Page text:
Dissed: Bundy action, fed inaction
A group of Nevada environmental and government leaders called on federal officials to arrest the people who are occupying some buildings at Malheur National Wildlife Refuge in Oregon.
At a Jan. 19 news conference, they expressed their “frustration at the inaction of federal authorities in Nevada” in dealing with the Bundy family and other public lands activists who operate outside the law.
Paiute leaders Fawn Douglas and William Anderson, environmentalists Tygel Pinto and Robert Buntjer, Clark County Assemblymember Elliot Anderson and Sen. Kelvin Atkinson were among the group. Such events were held in Oregon, Idaho, Washington and New Mexico. Many media reports have portrayed the West as unified in supporting the Bundys.
An armed standoff near Bunkerville in 2014 in which U.S. Bureau of Land Management officials tried to enforce court orders against grazing fee scofflaw Cliven Bundy ended without a resolution and a federal investigation of the standoff has drifted without resolution, as well.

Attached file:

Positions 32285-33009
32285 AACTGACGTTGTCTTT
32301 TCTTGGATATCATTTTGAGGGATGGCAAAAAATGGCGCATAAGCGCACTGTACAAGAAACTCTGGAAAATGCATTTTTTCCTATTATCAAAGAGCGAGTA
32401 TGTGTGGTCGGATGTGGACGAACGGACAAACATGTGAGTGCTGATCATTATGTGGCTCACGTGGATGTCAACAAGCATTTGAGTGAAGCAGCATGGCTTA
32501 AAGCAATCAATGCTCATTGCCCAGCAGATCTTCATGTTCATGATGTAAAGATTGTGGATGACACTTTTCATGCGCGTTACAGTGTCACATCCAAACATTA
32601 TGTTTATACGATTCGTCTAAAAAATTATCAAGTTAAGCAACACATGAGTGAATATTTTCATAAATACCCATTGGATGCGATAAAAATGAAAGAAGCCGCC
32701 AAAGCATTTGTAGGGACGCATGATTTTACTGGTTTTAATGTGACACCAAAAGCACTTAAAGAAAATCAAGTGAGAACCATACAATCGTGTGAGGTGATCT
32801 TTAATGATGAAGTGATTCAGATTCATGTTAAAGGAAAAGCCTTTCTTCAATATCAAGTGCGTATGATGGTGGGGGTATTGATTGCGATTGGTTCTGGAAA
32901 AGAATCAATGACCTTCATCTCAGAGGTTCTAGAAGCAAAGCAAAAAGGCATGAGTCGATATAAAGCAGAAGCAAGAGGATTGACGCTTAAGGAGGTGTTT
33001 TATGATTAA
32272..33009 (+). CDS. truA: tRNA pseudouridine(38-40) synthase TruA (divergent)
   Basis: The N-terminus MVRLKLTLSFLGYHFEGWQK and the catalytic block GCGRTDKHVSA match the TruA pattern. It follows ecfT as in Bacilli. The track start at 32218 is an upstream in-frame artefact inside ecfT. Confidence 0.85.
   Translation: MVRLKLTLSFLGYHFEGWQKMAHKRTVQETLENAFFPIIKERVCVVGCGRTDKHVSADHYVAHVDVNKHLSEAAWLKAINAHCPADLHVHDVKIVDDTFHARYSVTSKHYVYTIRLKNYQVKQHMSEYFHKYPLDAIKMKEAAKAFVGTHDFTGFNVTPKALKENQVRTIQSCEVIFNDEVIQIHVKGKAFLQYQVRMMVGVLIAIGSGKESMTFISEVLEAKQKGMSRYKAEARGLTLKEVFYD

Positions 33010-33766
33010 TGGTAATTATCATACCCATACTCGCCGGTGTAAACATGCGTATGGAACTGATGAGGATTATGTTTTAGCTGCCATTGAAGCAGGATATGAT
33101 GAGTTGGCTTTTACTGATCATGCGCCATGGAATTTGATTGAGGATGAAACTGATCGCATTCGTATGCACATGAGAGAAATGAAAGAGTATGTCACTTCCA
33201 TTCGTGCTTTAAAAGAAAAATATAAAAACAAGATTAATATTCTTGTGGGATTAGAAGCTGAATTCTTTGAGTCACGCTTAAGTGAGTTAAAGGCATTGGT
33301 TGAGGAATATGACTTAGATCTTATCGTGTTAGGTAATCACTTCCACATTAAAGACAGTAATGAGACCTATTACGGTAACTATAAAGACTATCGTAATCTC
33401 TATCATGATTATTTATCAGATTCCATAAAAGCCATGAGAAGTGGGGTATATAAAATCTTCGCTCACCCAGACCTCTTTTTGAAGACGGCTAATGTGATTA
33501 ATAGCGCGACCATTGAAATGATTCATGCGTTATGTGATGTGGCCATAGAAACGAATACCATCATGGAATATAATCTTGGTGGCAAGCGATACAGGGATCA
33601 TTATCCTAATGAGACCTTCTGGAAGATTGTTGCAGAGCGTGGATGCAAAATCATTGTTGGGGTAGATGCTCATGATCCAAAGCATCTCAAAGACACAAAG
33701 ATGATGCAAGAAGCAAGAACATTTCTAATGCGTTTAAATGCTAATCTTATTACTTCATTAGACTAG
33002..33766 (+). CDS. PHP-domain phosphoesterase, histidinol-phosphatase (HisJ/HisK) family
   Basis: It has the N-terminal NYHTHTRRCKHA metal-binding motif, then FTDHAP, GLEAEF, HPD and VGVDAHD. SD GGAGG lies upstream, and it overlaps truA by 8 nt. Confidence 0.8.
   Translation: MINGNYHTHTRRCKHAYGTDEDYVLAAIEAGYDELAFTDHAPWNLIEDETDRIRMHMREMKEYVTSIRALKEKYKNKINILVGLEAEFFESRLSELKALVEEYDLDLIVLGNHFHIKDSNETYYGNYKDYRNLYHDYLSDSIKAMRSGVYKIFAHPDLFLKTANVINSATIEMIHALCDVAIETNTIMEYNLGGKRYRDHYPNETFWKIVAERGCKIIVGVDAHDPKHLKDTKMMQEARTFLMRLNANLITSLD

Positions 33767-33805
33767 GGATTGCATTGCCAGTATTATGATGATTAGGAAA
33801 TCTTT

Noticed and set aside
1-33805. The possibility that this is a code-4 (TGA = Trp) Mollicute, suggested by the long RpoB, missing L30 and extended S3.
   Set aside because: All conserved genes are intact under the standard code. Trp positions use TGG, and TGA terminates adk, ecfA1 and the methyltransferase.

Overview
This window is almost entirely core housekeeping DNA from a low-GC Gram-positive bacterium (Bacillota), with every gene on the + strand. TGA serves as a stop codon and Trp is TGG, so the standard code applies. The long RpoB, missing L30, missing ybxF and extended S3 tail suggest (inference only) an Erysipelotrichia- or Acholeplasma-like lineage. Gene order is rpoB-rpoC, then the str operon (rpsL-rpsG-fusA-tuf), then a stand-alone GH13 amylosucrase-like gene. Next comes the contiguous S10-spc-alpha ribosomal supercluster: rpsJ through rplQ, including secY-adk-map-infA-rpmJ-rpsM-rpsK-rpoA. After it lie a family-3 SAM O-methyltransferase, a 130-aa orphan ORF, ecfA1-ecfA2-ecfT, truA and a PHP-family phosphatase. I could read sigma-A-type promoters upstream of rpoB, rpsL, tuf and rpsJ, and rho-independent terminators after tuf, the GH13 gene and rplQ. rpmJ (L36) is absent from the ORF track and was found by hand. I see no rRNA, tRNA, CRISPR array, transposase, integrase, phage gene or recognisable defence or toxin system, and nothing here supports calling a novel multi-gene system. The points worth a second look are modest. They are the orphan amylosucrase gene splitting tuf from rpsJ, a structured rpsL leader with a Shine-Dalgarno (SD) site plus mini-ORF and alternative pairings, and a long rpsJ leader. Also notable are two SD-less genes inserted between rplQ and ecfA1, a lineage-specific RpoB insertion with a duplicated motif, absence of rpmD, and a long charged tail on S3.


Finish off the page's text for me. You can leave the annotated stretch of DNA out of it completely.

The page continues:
The Oregon action—led by two sons of Cliven Bundy—is supposedly in support of two men who were convicted by a jury of starting a fire on public lands in 2012. Prosecutors said the fire was set to cover up an illegal hunt. The defendants said they were burning to deal with invasive plant species. The jury found against them. The family of the two men have repudiated the Bundy occupation. So did many “militia” members who participated in the 2014 standoff.